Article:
We gathered in the parking lot to put up tents and inventory our supplies. There were about 20 folks there; I knew about half of them. We talked about how we can make ourselves safe, and about our fear that we can’t really make ourselves safe at all. We talked about reaching out to our neighbors, and about how most of our neighbors don’t really want to talk about it.
The Hub drill July 29 was theoretically supposed to be about sending messages on the radio, but we didn’t send a single one. It was more important for people to talk to each other in person. We had a big talking circle where we introduced ourselves and shared whatever useful knowledge we have, or our questions if we don’t know anything. Then we split into two groups; one to talk about the specifics of preparedness and the other to talk about connecting to our community.
This method was successful! People felt good about meeting other people with the same concerns. We made real and comforting social connections. We heard from some interesting individuals with relevant experience: One woman had been through the early days of Hurricane Katrina; one man has rigged his house and garden shed to be an off-the-grid refuge in case of disaster. They shared what they know, and helped other people feel empowered.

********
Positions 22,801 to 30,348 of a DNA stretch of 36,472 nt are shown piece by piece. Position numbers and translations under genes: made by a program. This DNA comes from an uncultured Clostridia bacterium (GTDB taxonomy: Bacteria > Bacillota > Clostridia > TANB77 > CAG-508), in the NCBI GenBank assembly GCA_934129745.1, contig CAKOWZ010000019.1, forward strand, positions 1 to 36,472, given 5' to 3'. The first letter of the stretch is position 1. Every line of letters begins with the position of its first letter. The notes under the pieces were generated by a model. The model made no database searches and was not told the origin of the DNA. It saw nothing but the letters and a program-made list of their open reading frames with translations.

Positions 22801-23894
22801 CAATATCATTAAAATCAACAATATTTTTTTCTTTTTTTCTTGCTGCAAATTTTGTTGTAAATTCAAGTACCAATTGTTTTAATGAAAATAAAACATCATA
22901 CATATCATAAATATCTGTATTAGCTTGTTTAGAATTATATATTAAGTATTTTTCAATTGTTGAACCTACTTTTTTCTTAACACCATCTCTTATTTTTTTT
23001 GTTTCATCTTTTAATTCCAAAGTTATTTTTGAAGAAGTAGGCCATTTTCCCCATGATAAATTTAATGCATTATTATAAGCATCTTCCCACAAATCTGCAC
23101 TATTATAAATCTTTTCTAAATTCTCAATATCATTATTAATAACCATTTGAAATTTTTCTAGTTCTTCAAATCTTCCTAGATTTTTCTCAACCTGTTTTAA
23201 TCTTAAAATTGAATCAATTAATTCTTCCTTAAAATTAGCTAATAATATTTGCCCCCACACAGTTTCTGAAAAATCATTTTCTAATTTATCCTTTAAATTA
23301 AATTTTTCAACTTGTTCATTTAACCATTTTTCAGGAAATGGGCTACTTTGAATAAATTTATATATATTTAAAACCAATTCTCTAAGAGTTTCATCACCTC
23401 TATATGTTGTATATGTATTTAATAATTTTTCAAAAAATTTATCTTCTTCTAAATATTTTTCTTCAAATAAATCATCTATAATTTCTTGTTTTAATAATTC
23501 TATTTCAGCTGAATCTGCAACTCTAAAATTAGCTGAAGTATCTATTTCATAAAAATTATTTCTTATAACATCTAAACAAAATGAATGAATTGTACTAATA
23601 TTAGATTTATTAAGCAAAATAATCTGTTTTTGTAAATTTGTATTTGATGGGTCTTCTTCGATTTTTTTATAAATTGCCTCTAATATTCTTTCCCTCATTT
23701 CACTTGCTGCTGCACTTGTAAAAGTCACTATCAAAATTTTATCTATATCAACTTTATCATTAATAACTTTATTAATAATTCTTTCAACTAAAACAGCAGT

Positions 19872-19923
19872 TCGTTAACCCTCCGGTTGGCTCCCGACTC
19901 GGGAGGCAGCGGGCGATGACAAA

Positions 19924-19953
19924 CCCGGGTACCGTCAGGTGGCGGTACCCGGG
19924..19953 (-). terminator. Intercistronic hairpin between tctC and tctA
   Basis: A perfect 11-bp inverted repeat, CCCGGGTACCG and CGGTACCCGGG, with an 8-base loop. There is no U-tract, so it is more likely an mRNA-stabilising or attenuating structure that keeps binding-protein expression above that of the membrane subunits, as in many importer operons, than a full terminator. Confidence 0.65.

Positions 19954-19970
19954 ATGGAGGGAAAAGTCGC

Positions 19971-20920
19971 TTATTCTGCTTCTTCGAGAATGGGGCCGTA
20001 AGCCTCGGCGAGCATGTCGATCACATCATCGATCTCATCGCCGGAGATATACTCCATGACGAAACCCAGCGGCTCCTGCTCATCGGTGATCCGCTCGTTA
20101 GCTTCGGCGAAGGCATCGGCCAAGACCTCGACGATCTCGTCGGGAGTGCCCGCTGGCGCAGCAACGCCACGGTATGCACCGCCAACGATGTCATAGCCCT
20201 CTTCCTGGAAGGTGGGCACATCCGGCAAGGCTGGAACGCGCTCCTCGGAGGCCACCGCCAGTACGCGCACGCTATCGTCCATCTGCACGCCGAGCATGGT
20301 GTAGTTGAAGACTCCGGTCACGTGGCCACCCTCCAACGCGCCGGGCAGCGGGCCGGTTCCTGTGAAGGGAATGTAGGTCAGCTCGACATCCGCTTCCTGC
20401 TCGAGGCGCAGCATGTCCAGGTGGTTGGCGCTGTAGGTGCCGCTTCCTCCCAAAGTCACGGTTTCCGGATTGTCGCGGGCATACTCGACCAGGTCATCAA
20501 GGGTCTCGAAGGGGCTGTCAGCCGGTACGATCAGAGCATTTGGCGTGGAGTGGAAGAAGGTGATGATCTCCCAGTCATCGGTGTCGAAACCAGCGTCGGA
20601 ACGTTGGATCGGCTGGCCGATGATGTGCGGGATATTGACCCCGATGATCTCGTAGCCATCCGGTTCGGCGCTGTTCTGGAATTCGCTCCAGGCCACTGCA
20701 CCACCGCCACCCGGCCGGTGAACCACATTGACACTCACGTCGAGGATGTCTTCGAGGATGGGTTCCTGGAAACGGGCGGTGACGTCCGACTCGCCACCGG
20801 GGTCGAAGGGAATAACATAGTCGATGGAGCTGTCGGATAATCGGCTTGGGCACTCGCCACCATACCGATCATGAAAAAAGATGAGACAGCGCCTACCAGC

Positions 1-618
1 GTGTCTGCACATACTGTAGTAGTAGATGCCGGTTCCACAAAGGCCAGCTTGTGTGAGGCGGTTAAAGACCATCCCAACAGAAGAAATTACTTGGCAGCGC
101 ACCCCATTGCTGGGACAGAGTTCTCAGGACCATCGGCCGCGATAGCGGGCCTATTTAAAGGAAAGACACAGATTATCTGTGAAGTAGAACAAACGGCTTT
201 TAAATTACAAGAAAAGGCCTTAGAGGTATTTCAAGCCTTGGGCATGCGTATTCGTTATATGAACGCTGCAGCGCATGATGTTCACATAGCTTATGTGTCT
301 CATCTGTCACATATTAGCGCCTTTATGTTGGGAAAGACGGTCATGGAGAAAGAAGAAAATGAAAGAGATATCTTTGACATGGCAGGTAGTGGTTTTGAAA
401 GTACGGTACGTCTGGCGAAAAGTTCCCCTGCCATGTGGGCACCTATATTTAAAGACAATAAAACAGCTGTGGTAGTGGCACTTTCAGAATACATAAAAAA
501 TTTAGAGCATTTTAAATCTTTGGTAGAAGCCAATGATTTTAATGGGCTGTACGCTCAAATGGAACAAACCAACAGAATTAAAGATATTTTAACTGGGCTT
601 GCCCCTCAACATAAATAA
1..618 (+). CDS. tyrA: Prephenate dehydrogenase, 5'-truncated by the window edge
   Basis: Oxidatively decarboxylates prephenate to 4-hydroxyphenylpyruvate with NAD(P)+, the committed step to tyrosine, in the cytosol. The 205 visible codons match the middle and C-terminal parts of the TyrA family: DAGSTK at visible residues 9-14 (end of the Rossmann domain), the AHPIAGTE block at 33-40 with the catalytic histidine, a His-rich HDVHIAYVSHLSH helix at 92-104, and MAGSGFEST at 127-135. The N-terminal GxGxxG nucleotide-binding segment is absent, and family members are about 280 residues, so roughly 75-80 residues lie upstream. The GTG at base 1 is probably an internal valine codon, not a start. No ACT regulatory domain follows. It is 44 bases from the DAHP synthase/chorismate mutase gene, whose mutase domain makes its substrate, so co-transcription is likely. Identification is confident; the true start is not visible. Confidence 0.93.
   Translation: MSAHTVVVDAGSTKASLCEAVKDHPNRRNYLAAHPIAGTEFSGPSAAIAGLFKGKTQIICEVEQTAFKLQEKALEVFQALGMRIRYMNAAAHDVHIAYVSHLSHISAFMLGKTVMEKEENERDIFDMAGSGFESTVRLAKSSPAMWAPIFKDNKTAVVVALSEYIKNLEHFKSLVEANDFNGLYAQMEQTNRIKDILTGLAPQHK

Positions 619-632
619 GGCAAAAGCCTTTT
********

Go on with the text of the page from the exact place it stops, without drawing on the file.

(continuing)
As the volunteer leader of the Hub, I am more and more convinced that “emergency preparedness” is a proxy for the general anxiety that pervades our society. Everyone knows it’s impossible to “prepare” for a Cascadia Subduction Zone earthquake. It’s a civilization-ending event, should it occur. Everything from British Columbia to northern California would be uninhabitable for a decade or more. You can read it in the Cascadia Rising after-action reports: FEMA, Washington State, State of Oregon, Seattle Times.
So if we can’t survive “The Big One,” what are we doing at the Hub? I think we’re seeking other people who perceive the same threats that we do, and who experience the same anxiety. I think we want to know how other people deal with the fear that everything we know and love could be wiped away in an unpredictable moment. How are we, as human beings, supposed to cope with that? Does anyone know? Has anyone discovered a humane and compassionate way to alleviate some of the tension that we feel every day?
Well, yes. There are some such folks. None of us have perfect ideas, but it is comforting to hear what other people have to say, and to see them taking action in their own lives. Some people are deliberately practical. Some are explicitly spiritual. Some just want to be around other people! It all works.
Phinney Hub will participate in a city-wide communications drill on Saturday, July 29, 9:00 AM – 12:00 noon. We’ll set up our canopies and radio antennae in the parking lot of Phinney Center (Phinney Ave. N & N 67th St.). The emphasis of this drill is “Hub-to-Hub communications,” so we’ll work with brother/sister Hubs to transmit information throughout north Seattle.